• Sun. Nov 29th, 2020

Barack Obama and LeBron James are joining forces in a late push to increase Black voter turnout.

Former President Barack Obama will continue his efforts to increase Black voter turnout ahead of the election, including an interview with the basketball star LeBron James set to be published this week.

Mr. Obama joined Mr. James for the interview as a part of the athlete’s More Than A Vote initiative, according to sources familiar with the event. More Than A Vote, the collective of athletes led by Mr. James, has focused its political efforts on issues like limiting misinformation among Black voters and increasing poll workers in Black communities.

In a recent interview with The New York Times, Mr. James said he cared more about seeing Black turnout increase than President Trump’s removal.

“You can see it every time. Who didn’t vote? What counties didn’t vote? What communities didn’t vote? And a lot of that has had to do with our Black people,” Mr. James said. “So, hopefully, we can get them out and educated and let them understand how important this moment is.”

Mr. Obama’s efforts to increase turnout come as some Democrats worry that Black voters, and specifically Black men, could back Mr. Trump in greater numbers in this year’s election. National polling shows Mr. Biden with a healthy lead over Mr. Trump heading into the campaign’s final days. However, the same polling shows Mr. Biden with tepid numbers for a Democrat among Black voters, traditionally one of the party’s most loyal constituencies.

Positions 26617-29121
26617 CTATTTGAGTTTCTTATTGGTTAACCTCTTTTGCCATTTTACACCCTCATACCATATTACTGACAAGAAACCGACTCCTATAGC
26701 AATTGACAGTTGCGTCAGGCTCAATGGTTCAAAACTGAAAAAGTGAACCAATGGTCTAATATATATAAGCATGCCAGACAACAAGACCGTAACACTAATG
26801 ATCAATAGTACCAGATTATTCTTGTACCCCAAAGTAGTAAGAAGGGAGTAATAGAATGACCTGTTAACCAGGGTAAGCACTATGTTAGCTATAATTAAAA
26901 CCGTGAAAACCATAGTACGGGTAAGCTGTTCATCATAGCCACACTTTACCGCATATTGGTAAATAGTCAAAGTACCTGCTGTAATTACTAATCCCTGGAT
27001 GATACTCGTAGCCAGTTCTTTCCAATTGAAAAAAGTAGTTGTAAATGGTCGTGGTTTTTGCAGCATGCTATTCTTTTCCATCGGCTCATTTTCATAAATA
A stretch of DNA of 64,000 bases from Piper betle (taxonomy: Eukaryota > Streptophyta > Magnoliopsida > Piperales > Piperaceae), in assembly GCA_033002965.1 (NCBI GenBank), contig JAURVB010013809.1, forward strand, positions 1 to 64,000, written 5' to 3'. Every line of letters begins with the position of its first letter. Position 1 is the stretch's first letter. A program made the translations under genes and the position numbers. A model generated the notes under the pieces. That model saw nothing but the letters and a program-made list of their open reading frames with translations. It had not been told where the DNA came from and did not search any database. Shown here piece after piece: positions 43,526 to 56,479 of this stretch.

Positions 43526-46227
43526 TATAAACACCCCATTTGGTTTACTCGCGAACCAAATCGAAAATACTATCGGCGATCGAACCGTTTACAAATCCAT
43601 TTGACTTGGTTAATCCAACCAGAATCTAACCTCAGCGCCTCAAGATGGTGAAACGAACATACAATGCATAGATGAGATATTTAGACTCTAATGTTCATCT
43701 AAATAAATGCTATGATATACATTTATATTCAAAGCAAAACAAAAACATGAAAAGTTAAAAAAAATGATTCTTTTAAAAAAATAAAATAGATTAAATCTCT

In recent stops for Mr. Biden’s campaign, Mr. Obama, the nation’s first Black president, implored Black voters to support his former vice president. Black voter turnout reached record highs in 2012, when Mr. Obama won re-election, but fell in key swing states for Hillary Clinton in 2016.

In addition to his interview with Mr. James, Mr. Obama also has spoken with Black men in Philadelphia and recorded a video message for the Shade Room, a media company whose social media and pop culture sites are popular with young Black Americans.

In Philadelphia this week, Mr. Obama spoke directly to Black men.

“What I’ve consistently tried to communicate this year, particularly when I’m talking to young brothers, who may be cynical of what can happen, is to acknowledge to them that government and voting alone is not going to change everything,” Mr. Obama said. “But we did make things better.”